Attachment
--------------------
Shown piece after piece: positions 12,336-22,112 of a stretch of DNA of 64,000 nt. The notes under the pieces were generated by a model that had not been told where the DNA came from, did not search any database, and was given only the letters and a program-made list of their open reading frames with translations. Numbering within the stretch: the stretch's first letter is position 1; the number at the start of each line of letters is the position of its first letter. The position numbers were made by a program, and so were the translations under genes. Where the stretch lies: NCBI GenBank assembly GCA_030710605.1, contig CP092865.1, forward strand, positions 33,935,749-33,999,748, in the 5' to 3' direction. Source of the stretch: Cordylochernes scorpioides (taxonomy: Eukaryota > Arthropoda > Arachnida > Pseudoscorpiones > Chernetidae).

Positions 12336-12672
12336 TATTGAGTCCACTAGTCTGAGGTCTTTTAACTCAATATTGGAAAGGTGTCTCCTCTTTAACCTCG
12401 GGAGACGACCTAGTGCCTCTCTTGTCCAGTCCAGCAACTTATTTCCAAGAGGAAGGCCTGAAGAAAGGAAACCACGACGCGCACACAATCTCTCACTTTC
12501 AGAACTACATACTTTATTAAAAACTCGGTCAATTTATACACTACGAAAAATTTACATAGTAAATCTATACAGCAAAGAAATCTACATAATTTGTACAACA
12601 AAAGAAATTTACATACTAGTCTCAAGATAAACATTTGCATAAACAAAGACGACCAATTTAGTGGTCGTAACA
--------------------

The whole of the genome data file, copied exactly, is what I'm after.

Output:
Shown piece after piece: positions 12,336-22,112 of a stretch of DNA of 64,000 nt. The notes under the pieces were generated by a model that had not been told where the DNA came from, did not search any database, and was given only the letters and a program-made list of their open reading frames with translations. Numbering within the stretch: the stretch's first letter is position 1; the number at the start of each line of letters is the position of its first letter. The position numbers were made by a program, and so were the translations under genes. Where the stretch lies: NCBI GenBank assembly GCA_030710605.1, contig CP092865.1, forward strand, positions 33,935,749-33,999,748, in the 5' to 3' direction. Source of the stretch: Cordylochernes scorpioides (taxonomy: Eukaryota > Arthropoda > Arachnida > Pseudoscorpiones > Chernetidae).

Positions 12336-12672
12336 TATTGAGTCCACTAGTCTGAGGTCTTTTAACTCAATATTGGAAAGGTGTCTCCTCTTTAACCTCG
12401 GGAGACGACCTAGTGCCTCTCTTGTCCAGTCCAGCAACTTATTTCCAAGAGGAAGGCCTGAAGAAAGGAAACCACGACGCGCACACAATCTCTCACTTTC
12501 AGAACTACATACTTTATTAAAAACTCGGTCAATTTATACACTACGAAAAATTTACATAGTAAATCTATACAGCAAAGAAATCTACATAATTTGTACAACA
12601 AAAGAAATTTACATACTAGTCTCAAGATAAACATTTGCATAAACAAAGACGACCAATTTAGTGGTCGTAACA